Looking for bliss? It’s right downstairsThe American philosopher Joseph Campbell, when asked what the meaning of life was, used to say “follow your bliss.” What he forgot to explain, though, was how you were supposed to follow your bliss if you couldn’t find it in the first place.
That’s the problem with Itaewon’s Bar Bliss. It’s so well hidden, you could live in Itaewon for years and never find it, even though it’s quite likely the neighborhood’s classiest and coziest bar.
But seclusion has its advantages. Bliss, a wine bar that’s been around since 1997, is never crowded. In fact, it’s an ideal place to bring a date, especially if you need to escape one of Itaewon’s eardrum-abusing bars, like Gecko’s or the Loft.
At Bliss, if you and your companion are feeling sociable, there’s always room to sit at the bar and chat with the eminently suave owner, Ted Park, or the dangerously cute bartender Hanna, both of whom speak excellent English. If you’re feeling amorous, you can decamp to the back booth and its lush sofas. If you want to sit outside and brave the local views, Bliss has a terrific wood-plank terrace spruced up with potted flowers.
If you’re new to Korea and go to Bliss solo, Mr. Park will give you a Korean lesson with your drink, as he did on a recent weeknight for a Swedish businessman. The Swede was a slow learner, but maybe that says something for the wine.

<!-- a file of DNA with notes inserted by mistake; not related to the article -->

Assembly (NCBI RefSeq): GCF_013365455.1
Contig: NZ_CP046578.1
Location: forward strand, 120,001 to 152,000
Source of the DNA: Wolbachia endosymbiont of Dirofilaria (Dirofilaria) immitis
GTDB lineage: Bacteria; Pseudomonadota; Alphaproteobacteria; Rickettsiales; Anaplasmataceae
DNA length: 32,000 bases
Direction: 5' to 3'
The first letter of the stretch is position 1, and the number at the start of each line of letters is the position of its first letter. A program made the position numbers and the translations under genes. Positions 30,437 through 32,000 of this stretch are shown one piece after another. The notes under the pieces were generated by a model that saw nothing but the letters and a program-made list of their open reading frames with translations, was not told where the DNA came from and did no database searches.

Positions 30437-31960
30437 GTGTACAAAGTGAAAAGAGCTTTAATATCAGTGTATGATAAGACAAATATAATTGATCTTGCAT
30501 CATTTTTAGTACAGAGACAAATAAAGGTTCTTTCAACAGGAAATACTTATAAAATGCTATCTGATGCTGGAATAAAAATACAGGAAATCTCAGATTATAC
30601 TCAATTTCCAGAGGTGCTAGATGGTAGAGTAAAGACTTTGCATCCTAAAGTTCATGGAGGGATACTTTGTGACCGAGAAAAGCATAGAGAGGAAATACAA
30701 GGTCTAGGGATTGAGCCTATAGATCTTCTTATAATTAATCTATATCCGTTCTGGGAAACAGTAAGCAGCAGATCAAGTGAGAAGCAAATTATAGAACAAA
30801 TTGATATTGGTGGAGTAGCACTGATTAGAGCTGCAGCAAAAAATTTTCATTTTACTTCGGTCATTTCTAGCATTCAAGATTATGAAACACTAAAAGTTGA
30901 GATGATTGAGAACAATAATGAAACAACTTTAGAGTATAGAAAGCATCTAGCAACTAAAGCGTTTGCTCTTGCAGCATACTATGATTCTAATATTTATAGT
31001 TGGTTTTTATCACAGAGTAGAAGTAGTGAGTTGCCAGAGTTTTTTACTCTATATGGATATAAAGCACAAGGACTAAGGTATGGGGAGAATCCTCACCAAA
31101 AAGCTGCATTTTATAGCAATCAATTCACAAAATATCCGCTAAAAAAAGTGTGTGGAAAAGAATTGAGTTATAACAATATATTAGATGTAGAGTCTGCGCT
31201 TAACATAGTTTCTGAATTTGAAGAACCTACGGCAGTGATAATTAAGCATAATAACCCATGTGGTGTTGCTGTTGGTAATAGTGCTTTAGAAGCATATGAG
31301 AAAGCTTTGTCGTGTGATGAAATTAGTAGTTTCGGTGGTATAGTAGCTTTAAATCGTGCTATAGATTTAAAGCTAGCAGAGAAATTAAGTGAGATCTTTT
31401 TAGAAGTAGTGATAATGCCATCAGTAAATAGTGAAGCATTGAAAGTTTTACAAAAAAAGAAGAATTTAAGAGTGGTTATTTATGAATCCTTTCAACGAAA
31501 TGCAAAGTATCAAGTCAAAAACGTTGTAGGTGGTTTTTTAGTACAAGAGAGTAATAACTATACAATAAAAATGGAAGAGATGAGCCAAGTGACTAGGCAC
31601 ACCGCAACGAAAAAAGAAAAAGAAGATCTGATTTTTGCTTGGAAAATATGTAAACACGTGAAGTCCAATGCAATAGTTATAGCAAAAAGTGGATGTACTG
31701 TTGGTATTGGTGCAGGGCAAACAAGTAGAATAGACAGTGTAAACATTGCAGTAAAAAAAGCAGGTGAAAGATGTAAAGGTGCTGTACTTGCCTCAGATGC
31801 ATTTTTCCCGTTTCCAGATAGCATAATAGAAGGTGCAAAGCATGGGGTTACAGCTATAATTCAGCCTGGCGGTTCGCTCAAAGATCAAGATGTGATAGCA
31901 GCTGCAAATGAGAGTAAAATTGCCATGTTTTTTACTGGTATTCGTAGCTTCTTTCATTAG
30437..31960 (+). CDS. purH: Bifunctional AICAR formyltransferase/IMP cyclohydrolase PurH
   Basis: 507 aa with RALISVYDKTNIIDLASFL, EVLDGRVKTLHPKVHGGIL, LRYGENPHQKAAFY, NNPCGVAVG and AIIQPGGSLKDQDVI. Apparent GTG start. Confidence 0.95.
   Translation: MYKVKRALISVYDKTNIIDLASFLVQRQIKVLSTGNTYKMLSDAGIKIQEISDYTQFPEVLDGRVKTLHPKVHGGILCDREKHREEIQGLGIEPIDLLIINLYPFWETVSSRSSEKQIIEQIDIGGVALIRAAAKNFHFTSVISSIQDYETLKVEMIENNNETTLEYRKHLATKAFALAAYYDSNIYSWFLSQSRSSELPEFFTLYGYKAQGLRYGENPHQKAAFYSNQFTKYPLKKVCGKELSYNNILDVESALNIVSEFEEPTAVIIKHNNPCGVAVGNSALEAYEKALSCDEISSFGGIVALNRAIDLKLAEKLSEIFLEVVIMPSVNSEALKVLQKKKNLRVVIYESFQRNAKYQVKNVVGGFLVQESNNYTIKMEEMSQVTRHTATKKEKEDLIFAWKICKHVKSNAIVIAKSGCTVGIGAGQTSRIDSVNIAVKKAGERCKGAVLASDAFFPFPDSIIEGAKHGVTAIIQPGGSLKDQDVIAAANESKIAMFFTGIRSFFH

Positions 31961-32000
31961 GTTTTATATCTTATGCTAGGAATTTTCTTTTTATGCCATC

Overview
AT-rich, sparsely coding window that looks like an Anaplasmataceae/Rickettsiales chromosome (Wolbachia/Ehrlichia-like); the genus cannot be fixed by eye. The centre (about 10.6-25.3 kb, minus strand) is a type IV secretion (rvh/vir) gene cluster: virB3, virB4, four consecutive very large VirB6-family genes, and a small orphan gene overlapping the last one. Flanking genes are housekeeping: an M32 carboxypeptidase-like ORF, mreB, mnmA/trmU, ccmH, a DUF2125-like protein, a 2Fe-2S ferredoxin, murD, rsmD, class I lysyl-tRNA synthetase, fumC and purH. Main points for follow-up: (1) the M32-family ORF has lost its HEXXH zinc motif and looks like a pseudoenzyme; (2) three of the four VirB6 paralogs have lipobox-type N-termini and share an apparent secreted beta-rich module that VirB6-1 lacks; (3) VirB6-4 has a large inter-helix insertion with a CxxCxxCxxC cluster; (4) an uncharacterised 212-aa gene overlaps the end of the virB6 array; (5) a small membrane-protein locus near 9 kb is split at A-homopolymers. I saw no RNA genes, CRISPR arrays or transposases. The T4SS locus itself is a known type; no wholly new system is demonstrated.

Mr. Park is justifiably proud of his wine, and won’t hesitate to say he has the best selection and the most competitive prices around. Though he has no pretensions of being a sommelier, he’s quick on the recommendations. He’ll suggest a Tintara, from Australia, at 48,500 won ($41) a bottle, then uncork some enophilic buzzwords: “full-bodied, deep, aftertaste lasts long.” If you insist on something lighter, for your wallet as well as your palate, he’ll produce a Pinotage from South Africa.
A fun guy himself, Mr. Park, 47, opened his bar in 1997, originally calling it California. He renamed it last September at the suggestion of an Australian advertising executive.
In his previous life, Mr. Park was a law student, then a world traveler. For much of his 30s, he said, he was a gypsy, vagabonding his way around the globe. Along the way he picked up several languages ― such as Spanish, French, Dutch and Arabic ― as well as plenty of souvenirs. Some of those finds are tastefully displayed in glass cases behind the bar, rendering Bliss a pseudo-museum. Dig the big Buddha head, carved of wood, that he brought back from Myanmar. Or the decorative dishes from Turkey. Or the gold-inlaid thingamajig from Spain.
To see them, of course, you’ll have to find Bliss. Don’t worry; it’s not all that hard to get to. Walk west from the Outback Steakhouse until you reach the Reggae Pub, then go down the stairs behind the Reggae. You’ll find Bliss at the bottom. Bear in mind, though, that this place is special mostly because it’s a secret. So don’t tell anyone about it.
by Mike Ferrin